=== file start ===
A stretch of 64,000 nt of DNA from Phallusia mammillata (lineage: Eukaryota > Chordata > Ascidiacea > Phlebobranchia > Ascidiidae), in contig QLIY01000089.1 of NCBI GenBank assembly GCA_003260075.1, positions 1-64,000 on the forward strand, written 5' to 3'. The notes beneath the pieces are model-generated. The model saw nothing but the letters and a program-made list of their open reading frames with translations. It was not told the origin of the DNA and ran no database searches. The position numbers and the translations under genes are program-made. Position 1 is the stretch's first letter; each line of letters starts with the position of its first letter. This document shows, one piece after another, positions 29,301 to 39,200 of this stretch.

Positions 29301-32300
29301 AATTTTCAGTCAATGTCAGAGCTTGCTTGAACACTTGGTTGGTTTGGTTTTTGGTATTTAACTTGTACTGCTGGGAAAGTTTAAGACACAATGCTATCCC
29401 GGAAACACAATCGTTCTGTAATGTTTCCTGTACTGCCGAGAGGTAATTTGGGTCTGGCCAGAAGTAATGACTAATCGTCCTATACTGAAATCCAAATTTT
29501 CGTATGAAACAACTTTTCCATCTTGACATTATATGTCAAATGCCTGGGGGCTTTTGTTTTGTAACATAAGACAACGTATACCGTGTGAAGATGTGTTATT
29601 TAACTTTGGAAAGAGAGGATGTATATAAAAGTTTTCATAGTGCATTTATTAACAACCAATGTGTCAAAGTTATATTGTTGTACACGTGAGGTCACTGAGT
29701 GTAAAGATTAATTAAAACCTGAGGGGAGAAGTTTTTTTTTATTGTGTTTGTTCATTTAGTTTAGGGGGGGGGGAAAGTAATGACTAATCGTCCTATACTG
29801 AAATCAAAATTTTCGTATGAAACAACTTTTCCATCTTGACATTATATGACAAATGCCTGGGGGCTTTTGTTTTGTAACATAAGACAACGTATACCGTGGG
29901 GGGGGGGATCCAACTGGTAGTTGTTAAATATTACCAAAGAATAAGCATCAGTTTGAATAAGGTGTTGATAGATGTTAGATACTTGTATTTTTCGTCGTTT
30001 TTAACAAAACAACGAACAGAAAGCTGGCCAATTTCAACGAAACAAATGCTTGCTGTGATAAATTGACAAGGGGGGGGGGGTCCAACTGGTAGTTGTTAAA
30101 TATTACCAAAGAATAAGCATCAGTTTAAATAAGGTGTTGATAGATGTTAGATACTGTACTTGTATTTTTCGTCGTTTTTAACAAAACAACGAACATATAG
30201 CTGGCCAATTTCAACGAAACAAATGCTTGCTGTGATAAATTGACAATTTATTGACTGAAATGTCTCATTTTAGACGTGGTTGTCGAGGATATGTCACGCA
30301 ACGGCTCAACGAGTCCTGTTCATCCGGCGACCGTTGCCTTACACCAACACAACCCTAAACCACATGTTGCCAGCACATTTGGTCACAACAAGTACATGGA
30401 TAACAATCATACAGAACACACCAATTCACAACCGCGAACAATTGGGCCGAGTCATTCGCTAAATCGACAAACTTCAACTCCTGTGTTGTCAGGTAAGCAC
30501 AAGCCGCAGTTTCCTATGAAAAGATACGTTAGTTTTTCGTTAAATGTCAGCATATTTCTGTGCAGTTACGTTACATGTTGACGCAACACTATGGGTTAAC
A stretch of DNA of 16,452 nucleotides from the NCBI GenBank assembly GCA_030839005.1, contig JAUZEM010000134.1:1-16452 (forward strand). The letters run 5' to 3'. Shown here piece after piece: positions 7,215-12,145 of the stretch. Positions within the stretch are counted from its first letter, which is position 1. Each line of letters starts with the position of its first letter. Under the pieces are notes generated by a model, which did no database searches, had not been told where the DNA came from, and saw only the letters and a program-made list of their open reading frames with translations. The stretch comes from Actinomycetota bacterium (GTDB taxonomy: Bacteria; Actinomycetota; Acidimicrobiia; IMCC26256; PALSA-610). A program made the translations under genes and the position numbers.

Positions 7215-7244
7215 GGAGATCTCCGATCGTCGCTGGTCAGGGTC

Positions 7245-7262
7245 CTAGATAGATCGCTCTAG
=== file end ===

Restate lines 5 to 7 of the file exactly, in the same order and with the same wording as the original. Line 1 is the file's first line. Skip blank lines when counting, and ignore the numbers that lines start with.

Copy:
29501 CGTATGAAACAACTTTTCCATCTTGACATTATATGTCAAATGCCTGGGGGCTTTTGTTTTGTAACATAAGACAACGTATACCGTGTGAAGATGTGTTATT
29601 TAACTTTGGAAAGAGAGGATGTATATAAAAGTTTTCATAGTGCATTTATTAACAACCAATGTGTCAAAGTTATATTGTTGTACACGTGAGGTCACTGAGT
29701 GTAAAGATTAATTAAAACCTGAGGGGAGAAGTTTTTTTTTATTGTGTTTGTTCATTTAGTTTAGGGGGGGGGGAAAGTAATGACTAATCGTCCTATACTG